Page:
U.S. inflation set to rise this year, but bond traders shouldn’t buy the hype, says Goldman

Consumer inflation climbs 0.4% in December on higher gas prices, CPI finds

Don’t buy into the hype around inflation.

Goldman warns investors are set to face a temporary rise in inflationary pressures later in the second quarter of 2021, but advised bond traders to look past its resurgence and snap up U.S. Treasurys even if others sold government debt in panic.

If the upswing in inflation pushed yields higher, “we would likely be inclined to fade the repricing given the transitory, backward-looking nature of the impulse,” said William Marshall, an interest-rate strategist at Goldman Sachs, in a Wednesday note.

Inflation is one of the main bugaboos of bond investors as it can corrode the returns of fixed-income assets, but also bring forward the timing of rate hikes.

See: BlackRock’s CEO says a leading investor is flagging worries about valuations and inflation

Fears that U.S. price pressures will heat up come amid expectations the Biden administration’s openness to additional fiscal aid could bolster the U.S. economic recovery, potentially pressuring the Federal Reserve to push away from easy monetary policy sooner than they had signaled.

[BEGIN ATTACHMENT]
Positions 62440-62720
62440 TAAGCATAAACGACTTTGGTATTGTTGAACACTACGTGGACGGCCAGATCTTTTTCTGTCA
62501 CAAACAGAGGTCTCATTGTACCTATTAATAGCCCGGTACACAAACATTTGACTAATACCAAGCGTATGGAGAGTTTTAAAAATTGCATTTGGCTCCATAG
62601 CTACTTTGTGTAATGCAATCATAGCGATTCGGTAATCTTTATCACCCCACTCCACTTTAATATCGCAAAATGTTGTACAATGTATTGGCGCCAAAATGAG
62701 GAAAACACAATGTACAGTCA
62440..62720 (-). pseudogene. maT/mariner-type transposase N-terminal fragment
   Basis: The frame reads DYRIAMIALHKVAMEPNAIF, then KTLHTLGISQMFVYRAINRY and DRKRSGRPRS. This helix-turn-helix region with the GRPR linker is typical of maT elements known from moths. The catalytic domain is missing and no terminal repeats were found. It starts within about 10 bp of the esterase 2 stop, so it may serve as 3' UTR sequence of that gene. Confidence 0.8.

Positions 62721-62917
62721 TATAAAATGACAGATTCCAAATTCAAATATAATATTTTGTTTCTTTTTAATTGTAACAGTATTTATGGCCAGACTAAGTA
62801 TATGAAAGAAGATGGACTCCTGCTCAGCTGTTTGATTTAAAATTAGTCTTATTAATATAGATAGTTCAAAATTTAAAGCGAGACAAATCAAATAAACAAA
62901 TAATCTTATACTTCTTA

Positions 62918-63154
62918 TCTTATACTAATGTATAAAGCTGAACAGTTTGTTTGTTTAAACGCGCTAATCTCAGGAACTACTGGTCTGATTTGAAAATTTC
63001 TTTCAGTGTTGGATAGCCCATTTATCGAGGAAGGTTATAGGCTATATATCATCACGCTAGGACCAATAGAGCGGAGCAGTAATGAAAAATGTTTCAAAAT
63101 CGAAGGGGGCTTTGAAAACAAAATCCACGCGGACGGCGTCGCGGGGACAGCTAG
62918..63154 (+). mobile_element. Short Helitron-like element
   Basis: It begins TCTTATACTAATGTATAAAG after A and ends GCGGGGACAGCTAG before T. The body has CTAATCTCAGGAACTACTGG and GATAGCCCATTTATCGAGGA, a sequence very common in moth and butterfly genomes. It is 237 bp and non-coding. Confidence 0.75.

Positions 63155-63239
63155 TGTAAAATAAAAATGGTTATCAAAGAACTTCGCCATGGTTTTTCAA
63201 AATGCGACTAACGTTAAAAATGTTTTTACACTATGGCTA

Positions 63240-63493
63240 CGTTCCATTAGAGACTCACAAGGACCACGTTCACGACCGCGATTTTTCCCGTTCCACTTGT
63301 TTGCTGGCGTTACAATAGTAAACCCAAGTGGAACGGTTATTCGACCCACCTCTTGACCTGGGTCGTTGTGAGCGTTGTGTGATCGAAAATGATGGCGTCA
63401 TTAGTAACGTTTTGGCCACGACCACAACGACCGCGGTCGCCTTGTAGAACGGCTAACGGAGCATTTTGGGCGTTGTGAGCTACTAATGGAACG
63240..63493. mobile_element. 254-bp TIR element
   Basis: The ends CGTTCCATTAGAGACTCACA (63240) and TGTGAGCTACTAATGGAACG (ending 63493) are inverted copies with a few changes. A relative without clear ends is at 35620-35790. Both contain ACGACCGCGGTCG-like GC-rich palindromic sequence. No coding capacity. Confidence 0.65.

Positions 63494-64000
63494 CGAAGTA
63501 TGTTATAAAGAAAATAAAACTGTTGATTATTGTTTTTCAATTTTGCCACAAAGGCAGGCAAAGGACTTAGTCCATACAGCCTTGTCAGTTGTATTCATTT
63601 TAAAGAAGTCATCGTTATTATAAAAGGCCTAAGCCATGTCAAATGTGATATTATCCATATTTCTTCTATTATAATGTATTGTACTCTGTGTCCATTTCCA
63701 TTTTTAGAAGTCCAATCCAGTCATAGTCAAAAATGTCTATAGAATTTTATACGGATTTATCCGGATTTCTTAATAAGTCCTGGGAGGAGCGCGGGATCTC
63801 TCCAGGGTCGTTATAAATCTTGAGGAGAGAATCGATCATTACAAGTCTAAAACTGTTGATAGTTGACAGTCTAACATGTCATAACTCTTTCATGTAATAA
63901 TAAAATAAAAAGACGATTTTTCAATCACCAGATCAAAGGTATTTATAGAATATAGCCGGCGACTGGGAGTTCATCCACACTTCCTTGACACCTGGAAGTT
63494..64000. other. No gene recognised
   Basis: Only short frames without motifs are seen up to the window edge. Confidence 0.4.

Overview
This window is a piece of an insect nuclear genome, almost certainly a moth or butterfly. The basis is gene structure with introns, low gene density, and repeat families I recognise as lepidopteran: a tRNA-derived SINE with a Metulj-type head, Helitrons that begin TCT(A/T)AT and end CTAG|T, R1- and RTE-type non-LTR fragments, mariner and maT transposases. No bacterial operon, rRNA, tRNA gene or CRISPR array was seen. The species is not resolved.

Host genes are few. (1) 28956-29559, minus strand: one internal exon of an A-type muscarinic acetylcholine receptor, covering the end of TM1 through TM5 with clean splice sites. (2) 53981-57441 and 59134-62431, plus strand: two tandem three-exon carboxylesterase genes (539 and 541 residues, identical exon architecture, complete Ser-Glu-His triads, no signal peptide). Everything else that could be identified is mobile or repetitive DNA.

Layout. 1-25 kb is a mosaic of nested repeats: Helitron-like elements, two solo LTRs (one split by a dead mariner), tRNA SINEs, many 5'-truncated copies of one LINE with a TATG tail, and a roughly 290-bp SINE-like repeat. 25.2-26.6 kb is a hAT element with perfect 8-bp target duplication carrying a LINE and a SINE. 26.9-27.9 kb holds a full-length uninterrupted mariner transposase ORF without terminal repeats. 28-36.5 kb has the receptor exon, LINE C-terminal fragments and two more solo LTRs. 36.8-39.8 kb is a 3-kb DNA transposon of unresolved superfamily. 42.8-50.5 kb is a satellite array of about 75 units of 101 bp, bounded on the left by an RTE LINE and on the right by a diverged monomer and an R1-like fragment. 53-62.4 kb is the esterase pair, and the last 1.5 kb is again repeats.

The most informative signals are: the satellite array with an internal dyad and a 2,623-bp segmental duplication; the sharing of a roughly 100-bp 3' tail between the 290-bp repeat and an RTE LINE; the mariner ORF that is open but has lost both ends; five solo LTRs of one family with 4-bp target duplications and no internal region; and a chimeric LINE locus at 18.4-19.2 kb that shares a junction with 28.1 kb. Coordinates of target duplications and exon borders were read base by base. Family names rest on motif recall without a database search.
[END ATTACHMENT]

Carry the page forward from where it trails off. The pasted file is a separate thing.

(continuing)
But Marshall argued much of the inflationary surge set to take place this year would be due to so-called base effects, when weaker months of inflation were phased out from yearly measures as time passed, leading to mechanically higher price levels.

This phenomenon would take effect during the next few months when the deflationary hit from the coronavirus pandemic last year is removed from the annual inflation measures reported by the U.S. Labor Department, he said.

Growth in core personal consumption expenditures, the inflation gauge preferred by the Federal Reserve, stood at 1.4% in November.

Though base effects are often predicted well in advance, Marshall noted their fleeting impact nonetheless could bolster bond investors’ long-term inflation expectations.

If such fears, in turn, trickled into higher yields on government bonds, he said it would make sense to buy Treasurys on the dip, as the Federal Reserve was likely to look past such base effects.

The 10-year Treasury note yield

was up 1.7 basis point to 1.107% on Thursday.

In other markets, the S&P 500
Dow Jones Industrial Average

and Nasdaq Composite

were on pace to ring in another round of records, after closing at all-time highs on Wednesday.

Read: All theories of what generates higher inflation are pointing in the same direction – up: Fed’s Bullard

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